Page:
As the Monica Lewinksy investigation escalates, Americans are realizing that the age of innocence is a lot younger than it used to be. CBS News Correspondent Jeffrey Kofman reports.
Asked what an affair is, one child answered to the best of his knowledge.
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"It's something that adults are supposed to do when they are married," said Kenny Fisch.
It's enough to make some parents blush.
"I'm embarrassed," said Sharon Daniel, a mother. "I really don't think my children should know stuff like this."
The reality is that much of what is aimed at adults is getting through to children in this era of media saturation -- and all-Monica-all-the-time programming.
Some parents are taking drastic measures.
"Frankly, I don't let them watch the news," said one parent, Kate McDonough.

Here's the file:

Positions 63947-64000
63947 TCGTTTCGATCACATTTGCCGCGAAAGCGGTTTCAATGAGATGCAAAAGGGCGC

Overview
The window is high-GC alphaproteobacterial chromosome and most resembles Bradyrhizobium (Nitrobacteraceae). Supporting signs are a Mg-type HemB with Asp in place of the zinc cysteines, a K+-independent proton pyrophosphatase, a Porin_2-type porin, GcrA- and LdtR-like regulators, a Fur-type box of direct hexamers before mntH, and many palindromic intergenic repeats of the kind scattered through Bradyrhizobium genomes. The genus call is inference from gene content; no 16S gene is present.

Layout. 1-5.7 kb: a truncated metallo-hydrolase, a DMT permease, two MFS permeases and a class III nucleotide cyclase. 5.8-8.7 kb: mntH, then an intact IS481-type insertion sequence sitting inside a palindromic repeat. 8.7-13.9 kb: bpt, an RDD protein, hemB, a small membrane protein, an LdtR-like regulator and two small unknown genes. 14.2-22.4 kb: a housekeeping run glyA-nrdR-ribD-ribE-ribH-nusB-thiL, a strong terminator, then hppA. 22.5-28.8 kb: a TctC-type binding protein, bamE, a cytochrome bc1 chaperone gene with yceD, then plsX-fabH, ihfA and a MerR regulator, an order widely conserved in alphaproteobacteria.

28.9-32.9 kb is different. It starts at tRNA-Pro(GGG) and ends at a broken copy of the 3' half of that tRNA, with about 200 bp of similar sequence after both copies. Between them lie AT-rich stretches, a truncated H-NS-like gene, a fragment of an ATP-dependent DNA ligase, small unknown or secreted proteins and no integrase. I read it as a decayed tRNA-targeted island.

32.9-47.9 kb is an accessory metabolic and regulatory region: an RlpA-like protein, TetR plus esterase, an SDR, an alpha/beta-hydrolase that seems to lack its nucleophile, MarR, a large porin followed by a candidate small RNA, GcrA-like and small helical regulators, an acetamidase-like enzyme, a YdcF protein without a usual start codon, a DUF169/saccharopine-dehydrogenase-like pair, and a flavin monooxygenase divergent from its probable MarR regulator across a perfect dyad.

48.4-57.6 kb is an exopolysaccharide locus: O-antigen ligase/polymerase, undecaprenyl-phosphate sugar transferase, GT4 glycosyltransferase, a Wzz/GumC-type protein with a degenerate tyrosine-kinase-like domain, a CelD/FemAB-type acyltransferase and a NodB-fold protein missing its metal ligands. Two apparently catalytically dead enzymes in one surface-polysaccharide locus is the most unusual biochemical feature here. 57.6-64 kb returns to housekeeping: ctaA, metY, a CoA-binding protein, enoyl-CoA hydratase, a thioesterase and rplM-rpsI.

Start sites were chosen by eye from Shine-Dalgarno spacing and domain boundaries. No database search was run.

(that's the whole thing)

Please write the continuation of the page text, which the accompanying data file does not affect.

However, psychologists say this news event could be an opportunity for parents to talk to their kids.
Child psychologist Mark Stein says children care more about "concepts like trust and relationships and affection," while they are less interested in the specific details.
Stein suggests that parents use terms that their children can understand.
One 11-year-old gave CBS News firsthand advice on how parents should tell their children about the Lewinsky case.
"Just tell them if they ask questions about it honestly," said Elizabeth Pierotti. "Don't like try and like say nothing happened about it, because children should know."
Reported by Jeffrey Kofman